In Treating Ankle Sprains and Strains, I show you how to effectively self-treat and manage an ankle sprain and/or strain in order to resume your training and normal activities while minimizing the risk of additional damage, injury or re-injury.  When you can confidently self-treat, you can limit pain levels, return to activity faster, prevent reoccurrences, and save money!  A proper rehabilitation from the initial injury to the full return to sport and/or activity must include a full return to strength, mobility, and balance.

In Treating Low Back Pain during Exercise and Athletics, I share very specific strategies for general LBP prevention among athletes such as sport enthusiasts, CrossFitters, weightlifters, and runners.  These principles are helpful for anyone participating in athletics as well as those implementing a healthy lifestyle.  You’ll learn how to address specific causes of LBP as well as the best practices on how to prevent and self-treat when you experience an episode of LBP.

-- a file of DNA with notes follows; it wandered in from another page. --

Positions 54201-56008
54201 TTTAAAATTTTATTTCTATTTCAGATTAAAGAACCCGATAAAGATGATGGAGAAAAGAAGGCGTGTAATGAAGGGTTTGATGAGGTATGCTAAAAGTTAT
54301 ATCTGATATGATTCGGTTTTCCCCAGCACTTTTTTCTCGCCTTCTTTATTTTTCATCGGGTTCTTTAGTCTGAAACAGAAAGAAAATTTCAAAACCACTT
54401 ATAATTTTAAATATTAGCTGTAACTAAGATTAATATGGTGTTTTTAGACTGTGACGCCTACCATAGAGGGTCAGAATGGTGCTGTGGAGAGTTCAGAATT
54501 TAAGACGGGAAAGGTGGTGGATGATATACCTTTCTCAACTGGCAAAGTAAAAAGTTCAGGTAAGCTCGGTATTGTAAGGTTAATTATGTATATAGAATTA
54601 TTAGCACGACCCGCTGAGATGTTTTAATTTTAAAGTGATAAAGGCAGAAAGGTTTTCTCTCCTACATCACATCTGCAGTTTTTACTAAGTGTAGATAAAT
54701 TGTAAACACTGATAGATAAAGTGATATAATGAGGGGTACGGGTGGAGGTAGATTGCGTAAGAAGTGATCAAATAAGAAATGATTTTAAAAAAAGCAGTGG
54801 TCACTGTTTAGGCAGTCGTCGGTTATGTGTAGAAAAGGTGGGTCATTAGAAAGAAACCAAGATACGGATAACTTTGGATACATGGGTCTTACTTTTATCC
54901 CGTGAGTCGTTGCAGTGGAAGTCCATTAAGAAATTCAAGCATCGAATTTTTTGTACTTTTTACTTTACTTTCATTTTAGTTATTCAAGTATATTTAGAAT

In Preventing and Treating Overtraining Syndrome, I show you how to recognize the risk factors and symptoms of Overtraining Syndrome (OTS).  You’ll learn how to utilize prevention strategies to help you develop a personal training strategy that will allow you to push past your limits and prior plateau points in order to reach a state of what is known as overreaching (your body’s ability to “supercompensate”).  This will speed up your results, so that you can train harder and more effectively than ever before!